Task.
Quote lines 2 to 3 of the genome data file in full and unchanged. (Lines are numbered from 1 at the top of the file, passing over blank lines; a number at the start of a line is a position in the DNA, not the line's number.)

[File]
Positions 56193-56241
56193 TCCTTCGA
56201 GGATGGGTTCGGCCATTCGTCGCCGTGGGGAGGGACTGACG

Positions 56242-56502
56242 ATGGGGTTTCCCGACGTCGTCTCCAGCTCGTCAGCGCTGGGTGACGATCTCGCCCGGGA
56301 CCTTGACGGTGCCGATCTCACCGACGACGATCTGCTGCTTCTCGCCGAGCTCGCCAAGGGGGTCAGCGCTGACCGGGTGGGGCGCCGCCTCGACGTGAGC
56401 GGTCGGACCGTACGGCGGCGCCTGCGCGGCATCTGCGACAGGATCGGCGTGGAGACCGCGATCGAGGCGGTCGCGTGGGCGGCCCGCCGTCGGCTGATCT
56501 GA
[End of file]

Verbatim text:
56193 TCCTTCGA
56201 GGATGGGTTCGGCCATTCGTCGCCGTGGGGAGGGACTGACG